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CNBC: Coaching Can Be Expensive — So These Companies Turned to Tech for Training

After finding that video calls weren’t preparing franchisees to face real-life scenarios, Premium Service Brands decided to create a “hands-on” way for franchises to practice what they’d learned.

By Emily Gay1851 Franchise Contributor
SPONSOREDUpdated 3:15PM 03/09/22

In a recent interview with CNBC, Premium Service Brand’s Vice President of Learning, Deb Jewell, discusses the perks of their recently created virtual reality platform that provides an interactive way for franchises to practice the sales and hiring tactics they have learned throughout training. 

Instead of spending over an hour on a video call with an accountant explaining a balance sheet, which some trainees found “pretty boring,” the company created a financial simulation based on real-life scenarios. While the upfront cost of setting up such a system is more than that of classroom learning, Jewell said it’s more efficient because people learn more quickly.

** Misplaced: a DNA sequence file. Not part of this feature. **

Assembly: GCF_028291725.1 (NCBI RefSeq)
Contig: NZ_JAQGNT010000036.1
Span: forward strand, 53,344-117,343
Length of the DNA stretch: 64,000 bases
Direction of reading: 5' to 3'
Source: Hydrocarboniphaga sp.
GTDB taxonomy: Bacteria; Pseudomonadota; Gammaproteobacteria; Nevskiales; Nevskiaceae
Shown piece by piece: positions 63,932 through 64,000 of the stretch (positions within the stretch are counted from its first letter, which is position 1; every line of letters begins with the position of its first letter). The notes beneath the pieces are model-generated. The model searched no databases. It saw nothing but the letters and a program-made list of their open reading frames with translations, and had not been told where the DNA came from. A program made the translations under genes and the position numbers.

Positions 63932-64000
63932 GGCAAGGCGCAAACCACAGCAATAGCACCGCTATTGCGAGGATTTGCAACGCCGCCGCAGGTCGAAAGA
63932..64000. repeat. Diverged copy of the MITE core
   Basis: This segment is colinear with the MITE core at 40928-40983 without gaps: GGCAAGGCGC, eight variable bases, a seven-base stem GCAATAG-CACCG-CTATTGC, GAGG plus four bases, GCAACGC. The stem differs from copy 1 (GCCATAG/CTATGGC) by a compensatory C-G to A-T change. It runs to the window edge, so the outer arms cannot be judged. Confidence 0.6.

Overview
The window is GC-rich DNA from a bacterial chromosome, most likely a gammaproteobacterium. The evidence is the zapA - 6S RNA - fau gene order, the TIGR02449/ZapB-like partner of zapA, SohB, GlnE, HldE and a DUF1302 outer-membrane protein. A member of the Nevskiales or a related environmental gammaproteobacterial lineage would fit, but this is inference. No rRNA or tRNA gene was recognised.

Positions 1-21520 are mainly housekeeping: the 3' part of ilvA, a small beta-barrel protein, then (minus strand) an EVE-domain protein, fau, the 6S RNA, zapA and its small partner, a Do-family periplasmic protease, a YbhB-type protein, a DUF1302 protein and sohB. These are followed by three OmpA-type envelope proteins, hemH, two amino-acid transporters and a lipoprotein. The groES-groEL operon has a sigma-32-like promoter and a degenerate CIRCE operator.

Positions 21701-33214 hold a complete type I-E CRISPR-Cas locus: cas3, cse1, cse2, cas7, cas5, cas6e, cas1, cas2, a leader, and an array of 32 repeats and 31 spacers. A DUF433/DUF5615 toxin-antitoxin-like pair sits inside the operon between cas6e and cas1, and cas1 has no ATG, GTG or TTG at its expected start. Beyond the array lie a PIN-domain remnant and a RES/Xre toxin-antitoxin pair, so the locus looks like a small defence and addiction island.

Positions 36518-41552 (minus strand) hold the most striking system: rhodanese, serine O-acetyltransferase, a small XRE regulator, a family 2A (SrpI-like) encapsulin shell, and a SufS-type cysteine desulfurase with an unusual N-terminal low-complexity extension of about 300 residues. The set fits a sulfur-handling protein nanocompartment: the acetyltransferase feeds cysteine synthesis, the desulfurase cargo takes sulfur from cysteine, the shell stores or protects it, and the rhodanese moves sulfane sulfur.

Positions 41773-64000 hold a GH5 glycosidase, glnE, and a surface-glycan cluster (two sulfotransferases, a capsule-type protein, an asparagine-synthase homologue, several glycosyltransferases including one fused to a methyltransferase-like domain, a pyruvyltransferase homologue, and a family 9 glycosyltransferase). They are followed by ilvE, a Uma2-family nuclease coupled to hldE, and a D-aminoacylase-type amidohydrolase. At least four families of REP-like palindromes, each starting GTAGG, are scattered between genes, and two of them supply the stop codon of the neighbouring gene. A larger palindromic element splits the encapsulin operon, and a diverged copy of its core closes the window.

“They look at financial statements, they try to project the impact on their financials of decisions that they make … They then get a new round of financial statements that reflect that decision, and they go through several months of decision-making in an afternoon,” Jewell said. The exercise has gone from dull to exciting, Jewell added, and is something franchisees can understand much better.

San Francisco-based firm BetterUp, the largest coaching and mental health company valued at $4.7 billion, said technology can be used to train people at scale. Virtual coaching looks set to take off. 

Read the article here.